Foreword Review — Nov / Dec 2003
“Too many doctors see women as a collection of hormones,” writes the author, “and thus regard the menopause as a deficiency disease that needs to be corrected by replenishing declining levels of oestrogen. Always bear in mind, however, that it is not an illness requiring treatment but a natural event in a woman’s life.”
That little jewel is tucked onto the end of this book’s foreword, but perhaps it should have been in bold type on its own page. For the thousands of women who are confused about treating the symptoms of menopause, just those words of clarification could make a big difference in the choices they make, and that is the purpose of this book: to help women make good choices about health care.
Expanding on the information that was in her previous book, The HRT-Free Menopause Breakthrough; The New Natural Alternatives, Glenville, a nutritionist and psychologist with a PhD from Cambridge, incorporates new research on the benefits and drawbacks of Hormone Replacement Therapy (HRT). In recent years there have been conflicting reports from the medical field, and Glenville includes the latest studies that show little benefit for HRT and some serious side effects, including a greater risk of breast cancer.
In the chapter “Your Breasts at the Menopause,” she questions the benefits of mammograms in screening for breast cancer. “Results of a ten-year study of 600,000 Swedish women were published in The Lancet in 2001 that concluded that ‘screening for breast cancer with mammography is unjustified’ and for every breast cancer death avoided, the total number of deaths increased by six.” According to this study, the problem of yearly mammograms is the exposure to radiation, which has long been known to increase the risk of cancer. Women are encouraged to seek alternatives such as ultra-sound for screening and dietary changes to help prevent cancer.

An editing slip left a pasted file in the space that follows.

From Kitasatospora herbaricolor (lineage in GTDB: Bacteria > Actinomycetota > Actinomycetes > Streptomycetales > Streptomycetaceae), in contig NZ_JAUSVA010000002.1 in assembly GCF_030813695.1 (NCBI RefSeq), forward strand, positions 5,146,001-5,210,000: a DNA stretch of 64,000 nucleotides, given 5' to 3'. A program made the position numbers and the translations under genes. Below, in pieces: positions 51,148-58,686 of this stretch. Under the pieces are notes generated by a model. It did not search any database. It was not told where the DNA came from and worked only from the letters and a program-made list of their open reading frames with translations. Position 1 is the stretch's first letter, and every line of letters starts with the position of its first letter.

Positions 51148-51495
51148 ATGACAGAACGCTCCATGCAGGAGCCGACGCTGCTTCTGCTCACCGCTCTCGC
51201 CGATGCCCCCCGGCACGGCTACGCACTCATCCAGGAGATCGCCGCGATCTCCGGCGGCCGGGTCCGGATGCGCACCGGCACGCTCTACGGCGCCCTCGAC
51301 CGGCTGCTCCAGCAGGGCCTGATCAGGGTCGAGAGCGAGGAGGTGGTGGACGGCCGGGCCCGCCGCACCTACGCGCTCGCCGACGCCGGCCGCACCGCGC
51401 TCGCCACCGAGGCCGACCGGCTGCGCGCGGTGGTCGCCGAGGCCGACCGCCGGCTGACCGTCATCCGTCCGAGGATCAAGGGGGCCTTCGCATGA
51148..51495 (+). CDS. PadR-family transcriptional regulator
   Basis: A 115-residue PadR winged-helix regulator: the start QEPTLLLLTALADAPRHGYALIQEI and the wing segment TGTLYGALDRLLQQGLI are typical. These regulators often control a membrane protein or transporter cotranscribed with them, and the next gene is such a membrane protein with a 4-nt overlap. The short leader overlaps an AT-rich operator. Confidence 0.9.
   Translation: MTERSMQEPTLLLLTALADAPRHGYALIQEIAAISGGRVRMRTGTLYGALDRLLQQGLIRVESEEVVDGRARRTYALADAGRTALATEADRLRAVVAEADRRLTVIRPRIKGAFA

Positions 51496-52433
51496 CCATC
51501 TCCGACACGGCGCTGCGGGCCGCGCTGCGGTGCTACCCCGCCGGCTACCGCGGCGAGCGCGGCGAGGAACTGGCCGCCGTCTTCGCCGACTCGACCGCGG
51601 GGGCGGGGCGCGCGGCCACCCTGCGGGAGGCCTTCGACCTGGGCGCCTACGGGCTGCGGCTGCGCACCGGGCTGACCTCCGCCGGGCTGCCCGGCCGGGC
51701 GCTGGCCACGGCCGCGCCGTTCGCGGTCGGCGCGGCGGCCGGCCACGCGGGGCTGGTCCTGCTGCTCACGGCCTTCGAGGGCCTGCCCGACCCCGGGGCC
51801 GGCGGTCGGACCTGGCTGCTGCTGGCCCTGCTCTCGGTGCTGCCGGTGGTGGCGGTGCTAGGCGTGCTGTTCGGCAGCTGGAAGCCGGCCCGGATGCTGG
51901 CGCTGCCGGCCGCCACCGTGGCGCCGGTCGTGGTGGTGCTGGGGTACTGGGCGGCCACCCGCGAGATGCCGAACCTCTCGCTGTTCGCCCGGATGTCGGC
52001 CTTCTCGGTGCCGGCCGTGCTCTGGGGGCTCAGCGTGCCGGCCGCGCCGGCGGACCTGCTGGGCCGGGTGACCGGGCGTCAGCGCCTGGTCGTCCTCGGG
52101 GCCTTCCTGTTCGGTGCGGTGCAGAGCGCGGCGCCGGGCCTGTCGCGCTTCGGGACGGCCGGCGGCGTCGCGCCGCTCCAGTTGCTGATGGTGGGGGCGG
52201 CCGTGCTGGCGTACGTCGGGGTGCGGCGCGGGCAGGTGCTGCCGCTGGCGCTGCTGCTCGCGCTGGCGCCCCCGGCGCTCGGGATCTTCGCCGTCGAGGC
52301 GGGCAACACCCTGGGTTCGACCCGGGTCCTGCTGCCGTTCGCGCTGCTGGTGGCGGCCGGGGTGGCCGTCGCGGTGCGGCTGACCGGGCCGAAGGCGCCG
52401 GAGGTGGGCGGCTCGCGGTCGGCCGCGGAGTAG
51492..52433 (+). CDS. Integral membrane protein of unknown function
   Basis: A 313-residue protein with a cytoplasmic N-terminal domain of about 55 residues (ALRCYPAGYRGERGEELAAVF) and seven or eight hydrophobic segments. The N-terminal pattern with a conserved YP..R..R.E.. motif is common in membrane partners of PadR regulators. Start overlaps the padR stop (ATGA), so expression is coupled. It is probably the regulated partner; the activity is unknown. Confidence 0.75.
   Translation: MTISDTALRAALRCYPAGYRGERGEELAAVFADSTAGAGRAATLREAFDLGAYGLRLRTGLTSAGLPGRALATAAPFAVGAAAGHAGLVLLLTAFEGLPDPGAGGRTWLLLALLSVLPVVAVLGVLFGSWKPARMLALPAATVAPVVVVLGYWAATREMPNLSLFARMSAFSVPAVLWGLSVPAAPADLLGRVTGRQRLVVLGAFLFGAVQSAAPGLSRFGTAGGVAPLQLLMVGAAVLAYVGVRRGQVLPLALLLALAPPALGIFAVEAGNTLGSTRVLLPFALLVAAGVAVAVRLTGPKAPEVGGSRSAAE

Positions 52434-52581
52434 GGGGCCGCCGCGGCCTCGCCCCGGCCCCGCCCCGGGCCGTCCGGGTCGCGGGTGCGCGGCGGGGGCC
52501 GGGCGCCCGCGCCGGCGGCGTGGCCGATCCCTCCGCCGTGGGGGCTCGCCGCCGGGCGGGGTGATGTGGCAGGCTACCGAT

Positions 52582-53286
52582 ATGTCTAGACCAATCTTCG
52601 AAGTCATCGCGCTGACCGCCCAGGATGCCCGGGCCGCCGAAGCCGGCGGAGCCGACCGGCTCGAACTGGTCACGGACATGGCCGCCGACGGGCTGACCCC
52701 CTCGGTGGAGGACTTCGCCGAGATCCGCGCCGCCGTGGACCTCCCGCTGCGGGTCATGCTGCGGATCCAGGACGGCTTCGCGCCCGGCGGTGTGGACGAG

Other chapters offer suggestions for herbal and dietary treatments of menopause symptoms such as hot flashes, mood swings, and weight gain. Some of those hints are presented in “information boxes,” which contain helpful facts about such things as diet and exercise. The boxes are written in a more relaxed style that will appeal to readers who may be daunted by the academic style of the rest of the writing, which almost calls for a college degree to wade through the verbiage to find the gems. That’s too bad. The gems are plentiful and all women could benefit from this information about the latest medical research that affects their health care.